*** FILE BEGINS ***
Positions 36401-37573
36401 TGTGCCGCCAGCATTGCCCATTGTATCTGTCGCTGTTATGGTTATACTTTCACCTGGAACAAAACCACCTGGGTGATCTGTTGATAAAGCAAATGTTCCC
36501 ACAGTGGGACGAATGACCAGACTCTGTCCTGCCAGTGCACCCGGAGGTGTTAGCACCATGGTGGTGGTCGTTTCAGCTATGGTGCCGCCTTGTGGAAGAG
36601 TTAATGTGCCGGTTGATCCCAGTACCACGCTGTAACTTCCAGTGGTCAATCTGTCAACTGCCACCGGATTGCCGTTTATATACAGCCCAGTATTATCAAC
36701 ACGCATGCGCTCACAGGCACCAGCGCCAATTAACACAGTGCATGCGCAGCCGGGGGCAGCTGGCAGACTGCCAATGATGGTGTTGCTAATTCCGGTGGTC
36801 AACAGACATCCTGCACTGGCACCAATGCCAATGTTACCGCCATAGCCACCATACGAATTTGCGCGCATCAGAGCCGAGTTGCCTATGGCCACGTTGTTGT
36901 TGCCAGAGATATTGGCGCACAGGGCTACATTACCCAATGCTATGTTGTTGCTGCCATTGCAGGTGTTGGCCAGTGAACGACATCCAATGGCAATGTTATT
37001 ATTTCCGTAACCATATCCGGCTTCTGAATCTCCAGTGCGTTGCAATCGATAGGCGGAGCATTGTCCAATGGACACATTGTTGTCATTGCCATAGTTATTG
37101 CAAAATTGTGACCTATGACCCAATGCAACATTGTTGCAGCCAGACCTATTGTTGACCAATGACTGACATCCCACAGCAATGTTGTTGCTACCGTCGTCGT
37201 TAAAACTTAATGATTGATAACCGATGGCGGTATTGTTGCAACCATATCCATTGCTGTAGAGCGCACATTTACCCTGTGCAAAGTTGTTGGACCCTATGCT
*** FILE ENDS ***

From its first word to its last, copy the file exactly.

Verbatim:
Positions 36401-37573
36401 TGTGCCGCCAGCATTGCCCATTGTATCTGTCGCTGTTATGGTTATACTTTCACCTGGAACAAAACCACCTGGGTGATCTGTTGATAAAGCAAATGTTCCC
36501 ACAGTGGGACGAATGACCAGACTCTGTCCTGCCAGTGCACCCGGAGGTGTTAGCACCATGGTGGTGGTCGTTTCAGCTATGGTGCCGCCTTGTGGAAGAG
36601 TTAATGTGCCGGTTGATCCCAGTACCACGCTGTAACTTCCAGTGGTCAATCTGTCAACTGCCACCGGATTGCCGTTTATATACAGCCCAGTATTATCAAC
36701 ACGCATGCGCTCACAGGCACCAGCGCCAATTAACACAGTGCATGCGCAGCCGGGGGCAGCTGGCAGACTGCCAATGATGGTGTTGCTAATTCCGGTGGTC
36801 AACAGACATCCTGCACTGGCACCAATGCCAATGTTACCGCCATAGCCACCATACGAATTTGCGCGCATCAGAGCCGAGTTGCCTATGGCCACGTTGTTGT
36901 TGCCAGAGATATTGGCGCACAGGGCTACATTACCCAATGCTATGTTGTTGCTGCCATTGCAGGTGTTGGCCAGTGAACGACATCCAATGGCAATGTTATT
37001 ATTTCCGTAACCATATCCGGCTTCTGAATCTCCAGTGCGTTGCAATCGATAGGCGGAGCATTGTCCAATGGACACATTGTTGTCATTGCCATAGTTATTG
37101 CAAAATTGTGACCTATGACCCAATGCAACATTGTTGCAGCCAGACCTATTGTTGACCAATGACTGACATCCCACAGCAATGTTGTTGCTACCGTCGTCGT
37201 TAAAACTTAATGATTGATAACCGATGGCGGTATTGTTGCAACCATATCCATTGCTGTAGAGCGCACATTTACCCTGTGCAAAGTTGTTGGACCCTATGCT